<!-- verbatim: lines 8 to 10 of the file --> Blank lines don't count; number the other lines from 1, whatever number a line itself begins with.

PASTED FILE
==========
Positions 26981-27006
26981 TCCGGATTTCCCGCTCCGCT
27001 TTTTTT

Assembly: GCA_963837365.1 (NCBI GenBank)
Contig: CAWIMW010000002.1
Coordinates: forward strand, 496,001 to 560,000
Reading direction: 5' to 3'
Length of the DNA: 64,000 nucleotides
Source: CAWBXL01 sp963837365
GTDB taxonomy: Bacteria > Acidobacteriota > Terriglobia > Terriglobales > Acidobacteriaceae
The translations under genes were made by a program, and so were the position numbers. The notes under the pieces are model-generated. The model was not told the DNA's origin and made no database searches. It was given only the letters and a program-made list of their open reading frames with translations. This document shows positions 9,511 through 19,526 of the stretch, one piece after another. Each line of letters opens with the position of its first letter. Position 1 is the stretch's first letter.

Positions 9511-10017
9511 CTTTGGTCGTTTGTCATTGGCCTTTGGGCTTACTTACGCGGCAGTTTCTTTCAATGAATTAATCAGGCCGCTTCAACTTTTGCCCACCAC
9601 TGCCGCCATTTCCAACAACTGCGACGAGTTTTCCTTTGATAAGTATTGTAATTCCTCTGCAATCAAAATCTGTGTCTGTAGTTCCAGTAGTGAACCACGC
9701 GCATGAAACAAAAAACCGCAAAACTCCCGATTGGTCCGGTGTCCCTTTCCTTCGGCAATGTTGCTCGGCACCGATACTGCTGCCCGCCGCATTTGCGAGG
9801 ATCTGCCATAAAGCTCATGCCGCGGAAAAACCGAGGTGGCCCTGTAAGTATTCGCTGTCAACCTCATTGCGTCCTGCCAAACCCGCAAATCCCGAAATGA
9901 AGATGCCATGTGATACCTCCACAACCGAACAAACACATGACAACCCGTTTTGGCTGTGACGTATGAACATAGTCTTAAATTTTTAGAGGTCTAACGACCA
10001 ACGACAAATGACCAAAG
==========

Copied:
Length of the DNA: 64,000 nucleotides
Source: CAWBXL01 sp963837365
GTDB taxonomy: Bacteria > Acidobacteriota > Terriglobia > Terriglobales > Acidobacteriaceae